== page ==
A new study commissioned by the hard-discounter Lidl US demonstrates its market entry was offsetting larger impacts of food-price inflation on Long Island, N.Y., with competitors surrounding Lidl’s first four stores there cutting prices by up to 15%--a rate considerably more aggressive than what typically greets a Walmart entry.
Katrijn Gielens, professor of marketing at UNC Kenan-Flagler, led the study, which followed a similar look at the so-called “Lidl Effect” in 2018. In that study, Gielens found that retailers near Lidl stores had lower prices on key staple items like milk, as compared to markets where Lidl is not present.
Her latest study captures prices on 47 items both before and after Lidl entered the Long Island market, through its acquisition and subsequent conversion of four conventional Best Market stores in the Long Island towns of Center Moriches, West Babylon, Huntington and Patchouge. This analysis, she said, indicated those surrounding units raised prices slightly upon the closure of Best, then cut them significantly as those sites reopened under the Lidl banner.
“The main conclusion here is that it’s not just the fact that you have an additional store where you can shop at nice prices, but that the presence of that store will also keep the prices at all the other retailers in check,” Gielens said in a conference call discussing the study’s results. “So overall, it actually creates a sort of consumer value surplus. … From a welfare point of view, if you want to call it that, this type of competition is really beneficial in the sense that it really translates into dollar savings and price savings, despite the fact that we are currently living in a more of an inflationary type of period.”
Gielens said she conducted the research independently of the Alexandria, Va.-based retailer, but there are benefits to Lidl ahead in the form of at least another 20 Best Market-to-Lidl conversions on Long Island still to come, and in markets affected both by a recession and a reduced amount of “shopping around” that has come with safety concerns amid the coronavirus.
“If consumers were going to three or four different stores before COVID, they’re now going to just one or two,” said Edris Bemanian, CEO of Engage3, the Davis, Calif.-based pricing strategy firm. “So it’s critical to get pricing right.”
Bemanian, who reviewed the study on behalf of WGB, noted that it would appear to reflect macro trends of retailers moving to localize and tailor their prices even to the shelf level, and increased price transparency that has come with online shopping. “Consumers are paying attention,” he said. These more sophisticated pricing strategies are helping U.S. retailers meet the challenge of their efficient rivals while sidestepping the kind of large-scale pricing bloodbaths that accompanied their expansion in places like Europe, Bemanian added.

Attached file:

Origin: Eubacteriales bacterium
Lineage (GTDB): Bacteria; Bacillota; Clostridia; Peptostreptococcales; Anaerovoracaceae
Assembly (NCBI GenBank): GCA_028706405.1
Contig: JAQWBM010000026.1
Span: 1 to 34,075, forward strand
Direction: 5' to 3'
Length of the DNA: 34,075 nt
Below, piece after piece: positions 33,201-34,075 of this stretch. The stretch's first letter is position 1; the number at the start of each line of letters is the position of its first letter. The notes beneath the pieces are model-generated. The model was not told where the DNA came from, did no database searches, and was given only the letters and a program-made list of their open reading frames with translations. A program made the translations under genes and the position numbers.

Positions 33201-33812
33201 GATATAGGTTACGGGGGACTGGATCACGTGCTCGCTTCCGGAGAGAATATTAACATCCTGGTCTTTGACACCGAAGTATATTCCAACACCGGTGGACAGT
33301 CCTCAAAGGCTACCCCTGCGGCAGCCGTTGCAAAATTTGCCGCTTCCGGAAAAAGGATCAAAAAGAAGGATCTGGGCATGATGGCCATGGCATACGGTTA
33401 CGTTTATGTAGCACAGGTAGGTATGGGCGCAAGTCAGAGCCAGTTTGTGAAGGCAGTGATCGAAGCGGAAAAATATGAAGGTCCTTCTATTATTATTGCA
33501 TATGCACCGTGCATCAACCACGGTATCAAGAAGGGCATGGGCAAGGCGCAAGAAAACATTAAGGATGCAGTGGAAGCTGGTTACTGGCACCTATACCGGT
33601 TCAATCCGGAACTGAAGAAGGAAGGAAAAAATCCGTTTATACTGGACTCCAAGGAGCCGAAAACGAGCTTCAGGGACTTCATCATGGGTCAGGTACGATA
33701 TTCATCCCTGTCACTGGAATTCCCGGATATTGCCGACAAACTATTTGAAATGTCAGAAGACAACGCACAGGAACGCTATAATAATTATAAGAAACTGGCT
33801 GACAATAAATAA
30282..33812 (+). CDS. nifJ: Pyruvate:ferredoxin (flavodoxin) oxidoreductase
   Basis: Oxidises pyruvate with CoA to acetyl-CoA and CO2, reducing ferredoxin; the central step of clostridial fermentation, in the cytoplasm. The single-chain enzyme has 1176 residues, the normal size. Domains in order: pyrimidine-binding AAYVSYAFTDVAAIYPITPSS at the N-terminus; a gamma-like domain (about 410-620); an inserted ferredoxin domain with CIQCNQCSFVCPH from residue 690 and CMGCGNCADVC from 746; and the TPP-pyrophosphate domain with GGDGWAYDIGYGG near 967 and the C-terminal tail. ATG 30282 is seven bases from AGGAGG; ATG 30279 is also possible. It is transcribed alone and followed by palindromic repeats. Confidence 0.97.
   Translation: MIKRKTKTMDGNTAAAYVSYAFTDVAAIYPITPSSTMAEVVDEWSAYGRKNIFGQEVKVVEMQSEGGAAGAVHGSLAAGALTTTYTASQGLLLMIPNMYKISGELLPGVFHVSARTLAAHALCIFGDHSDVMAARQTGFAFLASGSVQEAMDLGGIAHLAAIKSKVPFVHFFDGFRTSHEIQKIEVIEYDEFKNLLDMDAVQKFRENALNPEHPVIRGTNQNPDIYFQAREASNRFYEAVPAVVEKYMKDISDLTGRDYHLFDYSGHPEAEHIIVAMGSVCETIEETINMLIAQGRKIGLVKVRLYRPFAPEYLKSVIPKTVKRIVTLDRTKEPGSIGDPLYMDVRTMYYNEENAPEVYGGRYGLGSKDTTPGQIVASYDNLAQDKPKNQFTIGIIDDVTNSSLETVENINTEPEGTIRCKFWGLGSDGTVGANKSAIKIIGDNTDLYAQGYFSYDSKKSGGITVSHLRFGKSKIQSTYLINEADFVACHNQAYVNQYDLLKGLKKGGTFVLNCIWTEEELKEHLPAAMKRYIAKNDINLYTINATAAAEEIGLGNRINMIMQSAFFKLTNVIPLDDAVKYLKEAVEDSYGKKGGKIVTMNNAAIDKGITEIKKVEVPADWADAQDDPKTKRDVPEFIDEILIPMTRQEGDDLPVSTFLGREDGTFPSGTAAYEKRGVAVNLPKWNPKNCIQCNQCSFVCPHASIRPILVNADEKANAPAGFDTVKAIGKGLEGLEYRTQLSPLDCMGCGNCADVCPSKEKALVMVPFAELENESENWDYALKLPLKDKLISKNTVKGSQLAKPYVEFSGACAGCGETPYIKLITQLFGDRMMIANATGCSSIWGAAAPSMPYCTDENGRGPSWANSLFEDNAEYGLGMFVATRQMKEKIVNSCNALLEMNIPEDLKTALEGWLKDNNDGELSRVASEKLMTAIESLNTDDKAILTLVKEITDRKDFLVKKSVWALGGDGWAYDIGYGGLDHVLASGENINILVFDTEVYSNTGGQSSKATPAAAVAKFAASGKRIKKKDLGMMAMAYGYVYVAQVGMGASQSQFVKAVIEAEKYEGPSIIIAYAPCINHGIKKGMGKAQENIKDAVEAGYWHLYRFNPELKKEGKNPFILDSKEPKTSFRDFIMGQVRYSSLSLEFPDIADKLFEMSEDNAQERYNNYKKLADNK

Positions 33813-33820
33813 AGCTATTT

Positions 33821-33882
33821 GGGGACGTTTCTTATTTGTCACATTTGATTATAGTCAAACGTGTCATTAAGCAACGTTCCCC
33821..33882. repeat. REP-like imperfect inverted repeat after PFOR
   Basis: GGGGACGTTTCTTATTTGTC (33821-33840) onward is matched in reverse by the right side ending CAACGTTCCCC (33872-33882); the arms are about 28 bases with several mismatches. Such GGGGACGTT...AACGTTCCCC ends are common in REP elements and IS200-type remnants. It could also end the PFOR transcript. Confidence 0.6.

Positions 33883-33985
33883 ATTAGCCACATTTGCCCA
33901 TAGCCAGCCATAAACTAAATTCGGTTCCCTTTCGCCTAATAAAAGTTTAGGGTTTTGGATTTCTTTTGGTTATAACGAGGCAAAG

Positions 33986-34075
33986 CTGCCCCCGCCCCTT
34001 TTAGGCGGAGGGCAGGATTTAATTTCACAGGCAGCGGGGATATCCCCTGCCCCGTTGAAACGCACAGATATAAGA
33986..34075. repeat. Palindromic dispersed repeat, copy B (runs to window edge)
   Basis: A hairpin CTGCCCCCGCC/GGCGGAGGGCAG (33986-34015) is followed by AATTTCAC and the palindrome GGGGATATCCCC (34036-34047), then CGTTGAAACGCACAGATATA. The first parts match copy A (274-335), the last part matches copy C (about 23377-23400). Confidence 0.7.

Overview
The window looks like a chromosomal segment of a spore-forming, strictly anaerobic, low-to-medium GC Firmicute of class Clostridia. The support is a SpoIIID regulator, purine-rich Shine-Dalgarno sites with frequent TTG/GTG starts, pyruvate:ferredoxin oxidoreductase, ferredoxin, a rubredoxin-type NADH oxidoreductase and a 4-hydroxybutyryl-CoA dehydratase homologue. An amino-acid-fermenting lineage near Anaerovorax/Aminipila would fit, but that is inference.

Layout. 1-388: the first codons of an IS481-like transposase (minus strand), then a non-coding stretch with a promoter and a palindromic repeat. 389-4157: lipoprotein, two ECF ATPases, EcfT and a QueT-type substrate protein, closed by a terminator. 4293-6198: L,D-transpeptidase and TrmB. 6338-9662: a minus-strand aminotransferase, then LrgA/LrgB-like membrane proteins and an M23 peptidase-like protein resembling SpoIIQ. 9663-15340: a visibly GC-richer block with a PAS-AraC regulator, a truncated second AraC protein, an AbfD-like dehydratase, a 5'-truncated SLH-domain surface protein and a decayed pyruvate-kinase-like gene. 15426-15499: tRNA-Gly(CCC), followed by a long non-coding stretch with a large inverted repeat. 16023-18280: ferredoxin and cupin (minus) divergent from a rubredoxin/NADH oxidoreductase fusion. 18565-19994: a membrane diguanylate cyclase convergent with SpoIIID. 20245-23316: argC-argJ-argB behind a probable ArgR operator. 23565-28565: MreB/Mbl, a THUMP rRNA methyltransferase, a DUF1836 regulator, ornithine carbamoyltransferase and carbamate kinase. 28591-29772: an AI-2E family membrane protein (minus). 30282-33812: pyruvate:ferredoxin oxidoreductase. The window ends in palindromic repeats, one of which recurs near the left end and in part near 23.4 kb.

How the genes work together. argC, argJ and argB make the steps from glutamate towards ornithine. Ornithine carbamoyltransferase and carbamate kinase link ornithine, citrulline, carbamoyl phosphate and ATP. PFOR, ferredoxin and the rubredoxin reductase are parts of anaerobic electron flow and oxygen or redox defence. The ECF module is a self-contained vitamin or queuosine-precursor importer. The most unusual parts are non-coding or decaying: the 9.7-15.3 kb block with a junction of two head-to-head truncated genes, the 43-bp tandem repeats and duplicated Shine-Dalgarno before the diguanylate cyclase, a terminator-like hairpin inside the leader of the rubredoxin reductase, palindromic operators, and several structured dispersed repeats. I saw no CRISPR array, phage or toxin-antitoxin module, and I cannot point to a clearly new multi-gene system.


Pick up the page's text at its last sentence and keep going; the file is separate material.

Interestingly, the study noted even Lidl’s hard-discount rival Aldi found room to reduce prices upon the arrival of the German counterpart. Aldi prices increased by 2.1% upon the closure of Best, then slashed them by 14.9% as Lidl arrived. That represented the largest percentage cut of the eight retailers included in the study. Aldi’s prices are currently at parity with Lidl, Gielens noted, along with those at Costco and Walmart. Those retailers represented the next largest adjustments to the new entry, lowering prices by 8.5% and 8.3%, respectively.
Other chains in the study also slashed prices but less aggressively and remain priced at a premium to Lidl for the studied items. Stop & Shop cut prices by 5.3%; BJ’s by 5.2%; Trader Joe’s by 4.2%; Target by 4.1%; and King Kullen by 3.8%.
Prices at Lidl were substantially lower compared to competing retailers on Long Island. Based on data collected before there were supply shortages due to the pandemic, Lidl’s food prices were about 45% lower than specialty retailer Trader Joe’s; 39.6% lower than King Kullen; and 33.8% lower than Stop & Shop.
The price-cutting effect, Gielens noted, was more pronounced than previous academic findings about Walmart’s entry into a new market where price decreases typically varied between 1% and 2.5%.
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